November 17, 2015
Many new attorneys come out of law school today with very little knowledge of e-Discovery other than the fact that ESI exists and is discoverable. Only about one-third of ABA accredited law schools today offer a dedicated course in e-Discovery. With the significant percentage that document review can take up in the billable hours of new associates and the potential for these newer lawyers to bring a more technologically savvy perspective to their firms, law schools and other actors in the legal education market can make a few changes to educate the next generation of attorneys in the practical skills and knowledge they’ll need on the job.
September 21, 2015
In my last post, I addressed finding a needle in a haystack when an opposing party produces its documents to you as a large, unorganized document dump. The next two posts in this series address what happens when you know that there’s a haystack but you’re not so sure about what the needles might look like. In this post, I will address an instance where you know the basic facts of your case but you have some evidentiary gaps.
September 1, 2015
While news broke on August 18th of Ashley Madison’s stolen data being released via the dark web, Target was penning the final strokes on a $67 million settlement agreement with Visa stemming from its 2013 largely-publicized data breach. This bookend series of events on a single day from two divergent companies highlights the life cycle of a data breach, from discovery, to announcement, to resulting lawsuits. What I find worth watching in this cycle is the recent evolution of consumer plaintiff standing in class action lawsuits, because of the potential costly implications for corporations.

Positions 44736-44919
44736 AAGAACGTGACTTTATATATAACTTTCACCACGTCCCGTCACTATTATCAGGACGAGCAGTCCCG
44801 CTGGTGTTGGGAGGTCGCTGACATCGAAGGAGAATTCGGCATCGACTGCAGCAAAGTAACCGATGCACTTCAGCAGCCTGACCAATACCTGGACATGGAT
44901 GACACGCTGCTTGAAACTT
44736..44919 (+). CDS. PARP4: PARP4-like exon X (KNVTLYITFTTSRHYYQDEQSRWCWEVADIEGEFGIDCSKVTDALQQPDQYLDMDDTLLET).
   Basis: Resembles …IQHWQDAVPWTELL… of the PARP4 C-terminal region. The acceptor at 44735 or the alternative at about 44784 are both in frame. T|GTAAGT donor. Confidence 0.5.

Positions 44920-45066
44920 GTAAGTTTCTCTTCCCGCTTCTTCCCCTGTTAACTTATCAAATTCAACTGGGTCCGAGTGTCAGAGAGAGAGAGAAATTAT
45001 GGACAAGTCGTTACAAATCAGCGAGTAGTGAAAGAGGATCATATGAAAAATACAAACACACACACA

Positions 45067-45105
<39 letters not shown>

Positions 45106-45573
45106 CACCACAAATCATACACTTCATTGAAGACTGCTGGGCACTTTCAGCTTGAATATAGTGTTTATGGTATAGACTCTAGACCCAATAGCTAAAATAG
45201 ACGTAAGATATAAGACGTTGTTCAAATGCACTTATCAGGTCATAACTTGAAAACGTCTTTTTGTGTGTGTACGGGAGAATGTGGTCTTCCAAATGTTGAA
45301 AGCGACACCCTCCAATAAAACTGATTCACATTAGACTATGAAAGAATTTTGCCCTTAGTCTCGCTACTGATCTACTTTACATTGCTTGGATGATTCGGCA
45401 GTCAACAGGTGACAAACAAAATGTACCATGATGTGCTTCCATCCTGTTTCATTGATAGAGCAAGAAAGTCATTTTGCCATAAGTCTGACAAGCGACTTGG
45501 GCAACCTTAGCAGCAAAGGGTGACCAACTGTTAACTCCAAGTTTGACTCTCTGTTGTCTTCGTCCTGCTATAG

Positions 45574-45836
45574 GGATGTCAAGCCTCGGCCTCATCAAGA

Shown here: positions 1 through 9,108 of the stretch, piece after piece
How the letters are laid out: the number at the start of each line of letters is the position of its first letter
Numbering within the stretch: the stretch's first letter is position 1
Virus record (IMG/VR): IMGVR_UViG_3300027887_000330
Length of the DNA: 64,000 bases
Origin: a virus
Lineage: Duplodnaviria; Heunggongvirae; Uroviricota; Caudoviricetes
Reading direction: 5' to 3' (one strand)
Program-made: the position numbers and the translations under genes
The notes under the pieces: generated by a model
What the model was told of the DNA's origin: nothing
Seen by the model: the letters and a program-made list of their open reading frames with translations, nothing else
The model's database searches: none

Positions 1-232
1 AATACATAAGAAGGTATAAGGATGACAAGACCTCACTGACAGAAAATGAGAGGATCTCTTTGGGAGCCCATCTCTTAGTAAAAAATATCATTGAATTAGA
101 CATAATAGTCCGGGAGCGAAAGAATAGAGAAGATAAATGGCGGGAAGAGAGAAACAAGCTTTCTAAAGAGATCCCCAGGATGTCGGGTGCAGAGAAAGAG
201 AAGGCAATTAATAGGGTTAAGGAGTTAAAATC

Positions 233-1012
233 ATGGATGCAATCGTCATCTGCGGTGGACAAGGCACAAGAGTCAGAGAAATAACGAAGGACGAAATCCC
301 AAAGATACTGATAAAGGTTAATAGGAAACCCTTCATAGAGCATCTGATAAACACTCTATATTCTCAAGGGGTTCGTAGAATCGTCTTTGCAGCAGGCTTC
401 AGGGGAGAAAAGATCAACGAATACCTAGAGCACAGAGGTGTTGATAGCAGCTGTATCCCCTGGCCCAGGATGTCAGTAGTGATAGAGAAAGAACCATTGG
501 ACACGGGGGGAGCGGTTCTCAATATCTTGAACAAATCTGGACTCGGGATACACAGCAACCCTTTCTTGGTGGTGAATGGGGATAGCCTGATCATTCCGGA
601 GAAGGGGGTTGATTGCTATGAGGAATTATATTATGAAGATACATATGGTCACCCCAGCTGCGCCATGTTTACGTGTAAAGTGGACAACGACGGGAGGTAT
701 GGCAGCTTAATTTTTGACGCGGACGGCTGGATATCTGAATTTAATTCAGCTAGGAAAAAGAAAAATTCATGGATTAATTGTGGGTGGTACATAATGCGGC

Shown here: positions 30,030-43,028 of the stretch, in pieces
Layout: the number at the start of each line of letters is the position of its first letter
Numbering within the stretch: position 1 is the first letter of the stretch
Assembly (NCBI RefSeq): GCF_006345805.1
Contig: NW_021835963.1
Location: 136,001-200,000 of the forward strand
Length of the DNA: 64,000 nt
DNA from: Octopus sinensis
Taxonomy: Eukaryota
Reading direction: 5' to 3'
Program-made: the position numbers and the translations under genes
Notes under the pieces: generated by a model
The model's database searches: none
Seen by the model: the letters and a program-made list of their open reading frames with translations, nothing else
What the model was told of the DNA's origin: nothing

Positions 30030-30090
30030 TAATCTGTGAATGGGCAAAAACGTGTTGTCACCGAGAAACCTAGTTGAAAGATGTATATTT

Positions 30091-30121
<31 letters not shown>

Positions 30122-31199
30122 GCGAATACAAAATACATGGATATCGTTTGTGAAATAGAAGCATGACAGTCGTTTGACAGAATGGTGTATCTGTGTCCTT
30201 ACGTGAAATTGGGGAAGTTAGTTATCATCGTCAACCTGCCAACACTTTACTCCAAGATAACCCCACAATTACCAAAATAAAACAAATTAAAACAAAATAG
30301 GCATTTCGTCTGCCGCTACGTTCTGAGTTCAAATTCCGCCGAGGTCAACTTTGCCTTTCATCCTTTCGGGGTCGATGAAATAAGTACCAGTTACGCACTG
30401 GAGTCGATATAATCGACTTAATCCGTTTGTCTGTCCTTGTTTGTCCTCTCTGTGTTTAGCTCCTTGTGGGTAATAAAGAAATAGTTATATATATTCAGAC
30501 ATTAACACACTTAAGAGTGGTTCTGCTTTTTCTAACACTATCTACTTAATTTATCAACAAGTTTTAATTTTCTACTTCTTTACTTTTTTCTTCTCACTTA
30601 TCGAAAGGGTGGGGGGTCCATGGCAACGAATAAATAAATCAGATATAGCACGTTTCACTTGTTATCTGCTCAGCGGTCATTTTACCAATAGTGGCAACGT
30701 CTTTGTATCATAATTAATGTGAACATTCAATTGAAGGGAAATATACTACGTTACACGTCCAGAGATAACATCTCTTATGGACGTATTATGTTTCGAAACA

August 21, 2015
Many organizations struggle with how to get started with a data map, and how to use one that they have. Some basic steps are outlined below, though your project may not follow these exactly. The scope of your project will depend on how complex your organization’s IT is, your resources, and timing; creating and using a data map pre-litigation is going to be different than when you are responding to discovery. It is important to remember that data maps may be developed incrementally, such as by focusing on certain departments or systems before attempting to data map everything.
August 4, 2015
Does your company have a written policy regarding whether employees may “bring your own device” (BOYD) for work? If not, you need one. At a minimum, your company policy should clearly state whether employee-owned devices may be used in the workplace or to access company data, and if so, in what circumstances. If your company has not already determined what the policy should be, there are risks and benefits of allowing BYOD that you will have to weigh. Two options for employees to use mobile devices for work include “Bring Your Own Device,” in which an employee purchases a device and uses it for work, and “Corporate-Owned, Personally Enabled” devices, or COPE, , involves issuing company-owned devices to employees. Each program has benefits and risks and you will need to determine what program fits best within your corporate culture.